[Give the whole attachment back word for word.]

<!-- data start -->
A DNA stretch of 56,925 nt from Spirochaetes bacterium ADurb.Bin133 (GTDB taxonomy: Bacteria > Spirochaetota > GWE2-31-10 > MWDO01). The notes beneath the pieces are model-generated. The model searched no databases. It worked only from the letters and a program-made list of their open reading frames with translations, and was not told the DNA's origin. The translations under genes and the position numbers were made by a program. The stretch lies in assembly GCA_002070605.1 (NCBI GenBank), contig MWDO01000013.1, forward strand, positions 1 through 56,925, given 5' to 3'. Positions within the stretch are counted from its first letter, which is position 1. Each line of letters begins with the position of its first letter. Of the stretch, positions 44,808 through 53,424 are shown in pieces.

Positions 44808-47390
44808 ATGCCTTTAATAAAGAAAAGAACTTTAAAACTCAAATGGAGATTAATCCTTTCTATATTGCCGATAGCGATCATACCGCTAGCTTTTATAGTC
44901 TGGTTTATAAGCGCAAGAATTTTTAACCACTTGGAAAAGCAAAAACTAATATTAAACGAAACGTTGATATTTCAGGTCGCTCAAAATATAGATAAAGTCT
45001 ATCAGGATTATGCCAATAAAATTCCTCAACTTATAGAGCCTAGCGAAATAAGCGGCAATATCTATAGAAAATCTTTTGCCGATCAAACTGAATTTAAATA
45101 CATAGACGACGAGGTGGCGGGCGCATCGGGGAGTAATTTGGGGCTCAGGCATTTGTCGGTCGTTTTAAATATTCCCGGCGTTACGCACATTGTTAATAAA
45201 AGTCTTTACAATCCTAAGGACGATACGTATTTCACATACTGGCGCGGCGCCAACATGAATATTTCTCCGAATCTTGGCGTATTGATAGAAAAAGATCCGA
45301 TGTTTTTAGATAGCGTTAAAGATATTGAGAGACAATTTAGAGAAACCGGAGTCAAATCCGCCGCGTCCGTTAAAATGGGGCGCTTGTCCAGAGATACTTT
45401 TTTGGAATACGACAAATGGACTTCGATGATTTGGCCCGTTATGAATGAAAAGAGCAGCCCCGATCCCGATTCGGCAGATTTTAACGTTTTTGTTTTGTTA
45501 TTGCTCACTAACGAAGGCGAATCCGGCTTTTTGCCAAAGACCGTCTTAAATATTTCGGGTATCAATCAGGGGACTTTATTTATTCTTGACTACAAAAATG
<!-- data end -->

A DNA stretch of 56,925 nt from Spirochaetes bacterium ADurb.Bin133 (GTDB taxonomy: Bacteria > Spirochaetota > GWE2-31-10 > MWDO01). The notes beneath the pieces are model-generated. The model searched no databases. It worked only from the letters and a program-made list of their open reading frames with translations, and was not told the DNA's origin. The translations under genes and the position numbers were made by a program. The stretch lies in assembly GCA_002070605.1 (NCBI GenBank), contig MWDO01000013.1, forward strand, positions 1 through 56,925, given 5' to 3'. Positions within the stretch are counted from its first letter, which is position 1. Each line of letters begins with the position of its first letter. Of the stretch, positions 44,808 through 53,424 are shown in pieces.

Positions 44808-47390
44808 ATGCCTTTAATAAAGAAAAGAACTTTAAAACTCAAATGGAGATTAATCCTTTCTATATTGCCGATAGCGATCATACCGCTAGCTTTTATAGTC
44901 TGGTTTATAAGCGCAAGAATTTTTAACCACTTGGAAAAGCAAAAACTAATATTAAACGAAACGTTGATATTTCAGGTCGCTCAAAATATAGATAAAGTCT
45001 ATCAGGATTATGCCAATAAAATTCCTCAACTTATAGAGCCTAGCGAAATAAGCGGCAATATCTATAGAAAATCTTTTGCCGATCAAACTGAATTTAAATA
45101 CATAGACGACGAGGTGGCGGGCGCATCGGGGAGTAATTTGGGGCTCAGGCATTTGTCGGTCGTTTTAAATATTCCCGGCGTTACGCACATTGTTAATAAA
45201 AGTCTTTACAATCCTAAGGACGATACGTATTTCACATACTGGCGCGGCGCCAACATGAATATTTCTCCGAATCTTGGCGTATTGATAGAAAAAGATCCGA
45301 TGTTTTTAGATAGCGTTAAAGATATTGAGAGACAATTTAGAGAAACCGGAGTCAAATCCGCCGCGTCCGTTAAAATGGGGCGCTTGTCCAGAGATACTTT
45401 TTTGGAATACGACAAATGGACTTCGATGATTTGGCCCGTTATGAATGAAAAGAGCAGCCCCGATCCCGATTCGGCAGATTTTAACGTTTTTGTTTTGTTA
45501 TTGCTCACTAACGAAGGCGAATCCGGCTTTTTGCCAAAGACCGTCTTAAATATTTCGGGTATCAATCAGGGGACTTTATTTATTCTTGACTACAAAAATG